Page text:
The government agency has already placed sanctions on Blender and Tornado Cash, two cryptocurrency mixers, even though a lot of people in the industry are resisting measures taken against software.
The Office of Foreign Assets Control (OFAC) of the US Treasury Department placed restrictions on cryptocurrency mixer Sinbad, claiming the platform was in charge of money laundering for the hacking organization Lazarus, which is based in North Korea. The OFAC reported on November 29 that Sinbad had “processed millions of dollars’ worth of virtual currency from Lazarus Group heists,” referring to the hacks of Horizon Bridge in June 2022, Axie Infinity’s Ronin Bridge in March 2022, and Atomic Wallet in June 2023.
At the time, the cumulative loss from the hacks was estimated to be $820 million. Wally Adeyemo, deputy secretary of the Treasury, stated that “mixing services that enable criminal actors, such as the Lazarus Group, to launder stolen assets will face serious consequences.” “The Treasury Department is prepared to use all of the resources at its disposal to stop virtual currency mixers like Sinbad from supporting illegal activity,” according to the department and its allies in the US government.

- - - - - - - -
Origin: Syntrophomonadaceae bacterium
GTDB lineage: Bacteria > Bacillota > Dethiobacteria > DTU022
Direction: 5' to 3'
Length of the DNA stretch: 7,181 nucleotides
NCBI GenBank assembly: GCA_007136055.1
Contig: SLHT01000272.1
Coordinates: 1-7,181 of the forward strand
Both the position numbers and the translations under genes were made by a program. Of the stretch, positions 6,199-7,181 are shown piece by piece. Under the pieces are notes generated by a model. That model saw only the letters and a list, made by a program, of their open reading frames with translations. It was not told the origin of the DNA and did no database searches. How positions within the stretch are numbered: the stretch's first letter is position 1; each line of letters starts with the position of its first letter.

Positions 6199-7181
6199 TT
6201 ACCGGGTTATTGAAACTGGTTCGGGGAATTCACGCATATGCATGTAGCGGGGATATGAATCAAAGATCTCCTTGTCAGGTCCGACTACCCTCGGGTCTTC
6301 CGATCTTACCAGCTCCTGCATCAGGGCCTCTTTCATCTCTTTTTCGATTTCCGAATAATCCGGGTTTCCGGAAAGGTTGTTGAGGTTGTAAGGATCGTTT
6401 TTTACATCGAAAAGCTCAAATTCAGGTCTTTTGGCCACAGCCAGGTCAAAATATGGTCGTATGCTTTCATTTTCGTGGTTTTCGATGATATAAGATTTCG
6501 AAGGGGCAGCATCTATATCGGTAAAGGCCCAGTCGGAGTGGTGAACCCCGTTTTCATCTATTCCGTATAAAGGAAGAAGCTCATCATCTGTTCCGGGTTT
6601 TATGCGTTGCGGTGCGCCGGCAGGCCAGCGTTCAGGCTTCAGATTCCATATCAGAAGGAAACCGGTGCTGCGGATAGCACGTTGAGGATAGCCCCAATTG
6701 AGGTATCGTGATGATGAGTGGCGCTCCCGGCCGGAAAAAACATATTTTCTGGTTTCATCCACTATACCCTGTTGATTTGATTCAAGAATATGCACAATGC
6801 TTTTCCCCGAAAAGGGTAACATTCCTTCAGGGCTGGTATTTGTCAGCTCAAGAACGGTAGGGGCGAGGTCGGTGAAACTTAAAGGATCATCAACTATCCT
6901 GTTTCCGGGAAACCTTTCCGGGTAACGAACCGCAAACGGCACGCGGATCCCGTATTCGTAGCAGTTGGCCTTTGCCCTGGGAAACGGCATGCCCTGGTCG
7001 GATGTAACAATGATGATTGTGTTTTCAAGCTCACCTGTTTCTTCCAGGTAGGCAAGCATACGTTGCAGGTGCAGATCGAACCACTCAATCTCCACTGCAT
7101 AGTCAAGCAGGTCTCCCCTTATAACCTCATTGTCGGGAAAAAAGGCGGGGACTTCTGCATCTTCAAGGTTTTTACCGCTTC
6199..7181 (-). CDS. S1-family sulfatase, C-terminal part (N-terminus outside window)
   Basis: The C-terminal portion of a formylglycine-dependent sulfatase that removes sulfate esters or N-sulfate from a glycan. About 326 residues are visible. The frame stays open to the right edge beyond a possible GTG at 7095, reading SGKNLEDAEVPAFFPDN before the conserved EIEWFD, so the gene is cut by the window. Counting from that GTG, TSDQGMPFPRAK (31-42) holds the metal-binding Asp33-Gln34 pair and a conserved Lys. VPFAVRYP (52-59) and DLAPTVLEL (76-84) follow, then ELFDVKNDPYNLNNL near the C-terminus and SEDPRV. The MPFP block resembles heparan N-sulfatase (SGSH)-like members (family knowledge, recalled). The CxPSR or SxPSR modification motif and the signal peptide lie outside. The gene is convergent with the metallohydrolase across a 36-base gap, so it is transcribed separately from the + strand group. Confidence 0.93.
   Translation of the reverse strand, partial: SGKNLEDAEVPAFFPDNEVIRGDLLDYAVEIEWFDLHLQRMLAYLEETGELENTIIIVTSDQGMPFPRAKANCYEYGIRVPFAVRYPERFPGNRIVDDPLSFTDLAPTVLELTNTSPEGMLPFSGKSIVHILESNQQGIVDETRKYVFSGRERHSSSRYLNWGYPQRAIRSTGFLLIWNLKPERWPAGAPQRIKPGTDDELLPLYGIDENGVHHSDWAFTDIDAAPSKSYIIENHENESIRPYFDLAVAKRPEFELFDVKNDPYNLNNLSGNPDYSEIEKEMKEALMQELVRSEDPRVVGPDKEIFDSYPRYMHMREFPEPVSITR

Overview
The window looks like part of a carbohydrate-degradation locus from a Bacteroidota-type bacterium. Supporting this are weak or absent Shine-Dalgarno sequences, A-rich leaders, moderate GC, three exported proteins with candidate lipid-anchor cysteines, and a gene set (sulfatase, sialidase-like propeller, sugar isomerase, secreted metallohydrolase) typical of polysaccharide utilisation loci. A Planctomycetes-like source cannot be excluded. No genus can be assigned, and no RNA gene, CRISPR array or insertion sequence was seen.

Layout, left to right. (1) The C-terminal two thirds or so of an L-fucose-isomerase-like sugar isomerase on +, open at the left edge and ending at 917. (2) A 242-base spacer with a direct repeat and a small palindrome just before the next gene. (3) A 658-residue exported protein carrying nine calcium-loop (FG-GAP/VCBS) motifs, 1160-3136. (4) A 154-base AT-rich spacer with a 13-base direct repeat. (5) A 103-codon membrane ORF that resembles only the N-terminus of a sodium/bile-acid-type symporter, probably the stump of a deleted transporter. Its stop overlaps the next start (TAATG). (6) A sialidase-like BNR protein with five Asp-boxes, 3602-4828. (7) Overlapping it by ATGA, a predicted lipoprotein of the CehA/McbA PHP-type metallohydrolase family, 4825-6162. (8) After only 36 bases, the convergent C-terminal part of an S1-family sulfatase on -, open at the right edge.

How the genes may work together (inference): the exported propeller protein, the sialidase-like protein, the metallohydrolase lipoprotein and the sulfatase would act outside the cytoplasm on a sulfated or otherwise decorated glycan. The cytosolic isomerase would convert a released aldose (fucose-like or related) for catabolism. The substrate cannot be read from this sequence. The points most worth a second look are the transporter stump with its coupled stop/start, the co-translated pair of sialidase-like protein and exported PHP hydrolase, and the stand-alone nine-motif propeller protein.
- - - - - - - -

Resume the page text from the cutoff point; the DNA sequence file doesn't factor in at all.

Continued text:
The Sinbad website was taken over by the Federal Bureau of Investigation, the U.S. Department of Justice, the Public Prosecution Service and Fiscal Information and Investigation Service of the Netherlands, and the National Bureau of Investigation of Finland as of November 29. Treasury went on to say that the goal of the sanctions was “to bring about a positive change in behavior, not to punish.”
Tornado Cash and Blender are two cryptocurrency mixers that OFAC has previously sanctioned; the Treasury claimed that Blender also laundered money for Lazarus. Based on on-chain behavior, risk management company Elliptic stated in February that it was “highly likely” that Sinbad and Blender were the same company—possibly rebranding in an effort to get around penalties.
It’s unclear how the Sinbad sanctions may affect investors in the cryptocurrency market. A group of people supported by the cryptocurrency exchange Coinbase sued the U.S. Treasury after Tornado Cash was shut down, arguing the federal agency had overreached its bounds.
After a move for summary judgment, a judge found in favor of Treasury; however, users appealed the decision in November.